As part of the settlement, VW Group has agreed to submit to three years of criminal probation, which will require the German automaker to "retain an independent monitor to oversee its ethics and compliance program." It has also agreed to cooperate with the DOJ's ongoing investigations into individual executives that may have been involved with the scandal. For the past 17 months, the automaker has maintained that none of its executives were involved with the diesel scandal, in which illegal software was discovered on Volkswagens, Audis, and Porsches to alter the cars' emissions controls depending on whether the cars sensed they were under real-world driving conditions or lab conditions.
Instead, VW Group claimed, "rogue engineers" were responsible for the placement of the emissions cheating software on the cars. After the software was discovered, VW Group admitted that its cars did have mechanisms to reduce the effectiveness of the emissions controls on its so-called "Clean Diesel" cars.

Earlier this year, the Justice Department and a class-action group of consumers pursued civil penalties from VW Group, leading to historic settlements of many billions of dollars earlier this year. This new agreement repudiates VW Group's assertion that its executives were wholly innocent of tampering with the cars' emissions control systems.

The indicted VW Group executives include Richard Dorenkamp, Bernd Gottweis, Jens Hadler, Heinz-Jakob Neusser, Jürgen Peter, and Oliver Schmidt.
Schmidt, a former emissions compliance executive for VW Group, is the only executive currently in the US—he was arrested over the weekend by the FBI on charges that he knew about the cheating software and lied to federal regulators about it. Among the other five men indicted, Richard Dorenkamp, head of VW’s technical development for lowest emission engines, was suspended from VW Group in 2015; Bernd Gottweis, a retired VW Group executive, apparently warned CEO Martin Winterkorn that the company's cars could be found with defeat devices; Jens Hadler worked as executive director of powertrain development at Volkswagen in 2008; Heinz-Jakob Neusser oversaw Volkswagen research and development; and Jürgen Peter was a Volkswagen engineering executive who implored his colleagues via internal e-mail to "Come up with the story please!" when the California Air Resources Board started pressing Volkswagen on discrepancies in emissions tests that persisted after VW Group issued a "fix." So far, Volkswagen has agreed to pay $15 billion to compensate victims of the 2.0L diesel engine scandal, $1 billion to settle charges related to 3.0L diesel vehicles (although owner compensation hasn’t been decided on yet), and $1.2 billion to compensate US Volkswagen dealers, who were unaware that the cars they were selling were not in compliance with US emissions regulations. One engineer, James Liang, has pleaded guilty. According to the Associated Press, this fresh $4.3 billion settlement "is the largest ever levied by the government against an automaker, eclipsing the $1.2 billion fine against Toyota in 2014 over safety issues related to unintended acceleration." Assistant Attorney General Leslie Caldwell, speaking at the DOJ's press conference, said that VW Group executives were largely responsible for the scandal, describing a company culture where "lower-level people" expressed concerns and "higher-level people" decided to move forward with planting the illegal software.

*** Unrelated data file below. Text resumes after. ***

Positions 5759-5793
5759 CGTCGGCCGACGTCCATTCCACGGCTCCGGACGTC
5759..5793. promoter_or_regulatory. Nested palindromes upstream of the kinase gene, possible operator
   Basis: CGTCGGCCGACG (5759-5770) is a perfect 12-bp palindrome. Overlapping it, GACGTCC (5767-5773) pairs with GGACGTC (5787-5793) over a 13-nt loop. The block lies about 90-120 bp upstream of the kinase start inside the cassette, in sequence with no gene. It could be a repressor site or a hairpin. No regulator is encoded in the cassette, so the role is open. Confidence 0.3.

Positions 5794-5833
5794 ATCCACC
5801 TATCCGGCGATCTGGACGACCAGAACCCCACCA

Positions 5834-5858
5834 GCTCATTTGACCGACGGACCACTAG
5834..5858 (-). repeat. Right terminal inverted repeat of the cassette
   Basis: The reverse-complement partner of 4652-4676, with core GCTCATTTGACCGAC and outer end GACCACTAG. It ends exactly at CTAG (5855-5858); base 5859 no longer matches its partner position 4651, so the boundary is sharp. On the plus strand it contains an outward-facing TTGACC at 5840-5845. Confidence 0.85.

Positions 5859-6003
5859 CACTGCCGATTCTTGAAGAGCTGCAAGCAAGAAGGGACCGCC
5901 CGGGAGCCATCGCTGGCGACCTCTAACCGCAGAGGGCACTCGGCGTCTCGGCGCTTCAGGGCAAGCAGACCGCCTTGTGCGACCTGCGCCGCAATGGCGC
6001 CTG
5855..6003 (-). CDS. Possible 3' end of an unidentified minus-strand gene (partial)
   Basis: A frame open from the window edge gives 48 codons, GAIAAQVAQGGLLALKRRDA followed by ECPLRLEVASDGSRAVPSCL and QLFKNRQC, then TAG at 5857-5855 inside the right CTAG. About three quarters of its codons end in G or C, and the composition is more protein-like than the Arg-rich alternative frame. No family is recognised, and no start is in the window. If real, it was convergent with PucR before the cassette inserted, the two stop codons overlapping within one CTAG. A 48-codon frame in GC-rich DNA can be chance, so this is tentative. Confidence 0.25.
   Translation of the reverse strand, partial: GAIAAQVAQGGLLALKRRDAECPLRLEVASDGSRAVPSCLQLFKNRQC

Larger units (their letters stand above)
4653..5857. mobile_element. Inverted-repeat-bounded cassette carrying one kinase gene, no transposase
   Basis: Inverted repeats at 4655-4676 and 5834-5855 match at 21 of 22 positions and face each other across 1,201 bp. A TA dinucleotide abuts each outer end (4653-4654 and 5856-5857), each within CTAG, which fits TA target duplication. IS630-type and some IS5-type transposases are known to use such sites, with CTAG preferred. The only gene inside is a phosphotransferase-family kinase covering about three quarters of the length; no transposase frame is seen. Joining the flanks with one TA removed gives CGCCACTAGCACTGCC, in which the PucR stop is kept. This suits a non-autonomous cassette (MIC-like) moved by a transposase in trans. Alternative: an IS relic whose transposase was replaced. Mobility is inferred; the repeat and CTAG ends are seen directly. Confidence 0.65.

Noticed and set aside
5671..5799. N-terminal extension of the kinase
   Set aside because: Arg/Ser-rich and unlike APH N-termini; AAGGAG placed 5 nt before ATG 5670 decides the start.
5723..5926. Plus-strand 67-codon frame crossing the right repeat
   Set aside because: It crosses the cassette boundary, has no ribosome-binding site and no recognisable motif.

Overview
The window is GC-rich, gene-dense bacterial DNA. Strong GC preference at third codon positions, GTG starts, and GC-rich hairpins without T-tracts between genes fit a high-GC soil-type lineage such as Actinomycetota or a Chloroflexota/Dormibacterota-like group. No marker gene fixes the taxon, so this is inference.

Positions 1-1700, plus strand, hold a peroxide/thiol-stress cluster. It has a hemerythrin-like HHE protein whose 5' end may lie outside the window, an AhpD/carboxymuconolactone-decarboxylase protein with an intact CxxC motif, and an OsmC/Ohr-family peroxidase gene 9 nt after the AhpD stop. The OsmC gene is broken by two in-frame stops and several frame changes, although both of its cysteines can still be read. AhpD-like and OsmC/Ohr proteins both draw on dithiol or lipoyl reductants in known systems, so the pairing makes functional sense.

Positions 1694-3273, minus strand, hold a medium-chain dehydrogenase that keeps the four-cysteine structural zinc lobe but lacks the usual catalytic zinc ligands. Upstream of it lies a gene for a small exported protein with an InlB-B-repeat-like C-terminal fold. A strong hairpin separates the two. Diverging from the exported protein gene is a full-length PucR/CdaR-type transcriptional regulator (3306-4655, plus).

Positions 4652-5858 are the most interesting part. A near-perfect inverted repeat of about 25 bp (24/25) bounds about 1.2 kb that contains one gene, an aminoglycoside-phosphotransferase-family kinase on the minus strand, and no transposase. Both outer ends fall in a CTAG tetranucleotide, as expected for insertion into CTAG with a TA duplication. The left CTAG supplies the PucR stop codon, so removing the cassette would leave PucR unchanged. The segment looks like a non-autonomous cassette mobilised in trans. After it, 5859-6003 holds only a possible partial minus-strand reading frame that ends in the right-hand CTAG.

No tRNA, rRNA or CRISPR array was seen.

VW exec arrested during Miami vacation over emissions scandal

reader comments 46 Share this story Enlarge / In this handout provided by the Broward Sheriff's Office, suspect Oliver Schmidt, an executive for Volkswagen poses in this undated booking photo.
Schmidt was arrested January 7, 2017 in Florida and is expected to be charged with conspiracy and fraud in the Volkswagen emissions scandal.
Schmidt was formerly a key emissions compliance manager for VW in the U.S. (Photo by Broward Sheriff's Office via Getty Images) Handout/Getty Images On Saturday night, the FBI arrested Oliver Schmidt, a former emissions compliance executive for Volkswagen Group, as he waited to catch a plane back to Germany at Miami International Airport in Florida.

The arrest is a major setback for VW Group, which has thus far been able to shelter most of its high-level executives from individual prosecution by US authorities. In a Monday appearance in US District Court in Miami, a Justice Department lawyer said that an attorney for Schmidt “had alerted government lawyers that the executive would be in Florida for vacation,” according to the Wall Street Journal. Schmidt, 48, was charged with defrauding the United States, wire fraud, and violating the Clean Air Act. He allegedly played a central role in hiding from US regulators the fact that some 500,000 Volkswagen and Audi vehicles with 2.0L diesel engines sold in the US were equipped with various types of illegal software designed to help the cars pass their emissions tests in a lab and to kill the emissions control system on the cars when they were driving on the road under “real world” conditions. Schmidt allegedly knew of this illegal software since VW Group began using it in Audis in 2009, but the charges the US Government has lodged against him have focused on his involvement between April 2014 and when news of the scandal broke in September 2015.